Michelle Geerdes, O.T.
Patient StoriesParkinson’s patient makes gains through targeted therapiesMarch 12, 2020
Household safety checklist for senior citizens
Each year, many senior citizens are injured in or around their homes. The U.S. Consumer Products Safety Commission estimates that an average of 1.4 million people aged 65 or older are treated in hospitals each year for injuries sustained at home or on their property.
The No. 1 cause of injuries to older adults is falls in or around the house. Older individuals are also at greater risk than others of dying in a house fire. Many of these and other injuries result from hazards that are easy to overlook but also easy to fix. By identifying these hazards and taking the necessary steps to correct them, you can prevent injuries to yourself or guests at your residence.
The following is a checklist to identify possible safety problems in or around your home that you may want to fix:
- Install smoke and carbon monoxide detectors throughout your home.
- Place a fire extinguisher in your kitchen in case of emergency.
- Set your hot water heaters to no more than 120 degrees to prevent burns.
- Make sure there is good lighting inside and outside of your home to prevent falls.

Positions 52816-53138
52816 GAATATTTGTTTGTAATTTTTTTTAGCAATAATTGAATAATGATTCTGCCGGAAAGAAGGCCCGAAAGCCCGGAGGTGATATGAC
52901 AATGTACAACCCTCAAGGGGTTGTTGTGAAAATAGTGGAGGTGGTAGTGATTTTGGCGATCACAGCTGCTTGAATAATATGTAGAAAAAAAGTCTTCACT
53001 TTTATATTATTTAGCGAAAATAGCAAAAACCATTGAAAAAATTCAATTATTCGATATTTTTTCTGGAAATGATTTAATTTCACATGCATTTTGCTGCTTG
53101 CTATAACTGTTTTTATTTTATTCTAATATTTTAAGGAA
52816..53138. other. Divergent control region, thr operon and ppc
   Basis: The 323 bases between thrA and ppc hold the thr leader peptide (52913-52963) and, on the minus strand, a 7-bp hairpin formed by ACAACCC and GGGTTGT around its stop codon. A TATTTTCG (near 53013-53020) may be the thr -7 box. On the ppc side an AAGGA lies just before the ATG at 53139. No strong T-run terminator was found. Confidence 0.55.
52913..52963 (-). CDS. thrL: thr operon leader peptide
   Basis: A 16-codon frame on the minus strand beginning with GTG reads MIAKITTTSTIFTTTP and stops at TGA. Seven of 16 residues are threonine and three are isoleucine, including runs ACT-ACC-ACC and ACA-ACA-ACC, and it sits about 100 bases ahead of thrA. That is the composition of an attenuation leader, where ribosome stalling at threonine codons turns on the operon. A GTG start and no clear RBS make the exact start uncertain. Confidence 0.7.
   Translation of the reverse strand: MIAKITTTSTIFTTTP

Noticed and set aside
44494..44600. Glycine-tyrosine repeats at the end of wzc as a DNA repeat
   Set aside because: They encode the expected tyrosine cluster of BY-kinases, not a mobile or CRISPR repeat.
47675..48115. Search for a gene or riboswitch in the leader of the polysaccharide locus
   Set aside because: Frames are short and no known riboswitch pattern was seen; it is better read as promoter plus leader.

- Have an emergency plan in place for a family member or caregiver to help you escape, if needed.
- Make sure walking surfaces are slip resistant, flat, free of objects and in good condition to prevent falls.
- Have fuel-burning appliances, such as furnaces and chimneys, inspected yearly by a professional to ensure they are safe to use.
- Store all medications, matches and lighters out of the reach of children. All medications should be placed with child resistant lids on the bottles.
- Never leave candles, hot plates or other potential fire sources unattended. They should be located away from flammable materials such as curtains, furniture and blankets.
- Install ground fault circuit interrupters in potentially damp locations such as the bathroom, kitchen, basement and on the exterior of the house to protect against electrocution.
Need help? An occupational therapist is trained to complete a home assessment and is able to identify potential safety violations. The therapist will make recommendations based on the results of the assessment.
Shelly Geerdes is a registered nurse and occupational therapist at Mayo Clinic Health System in Fairmont.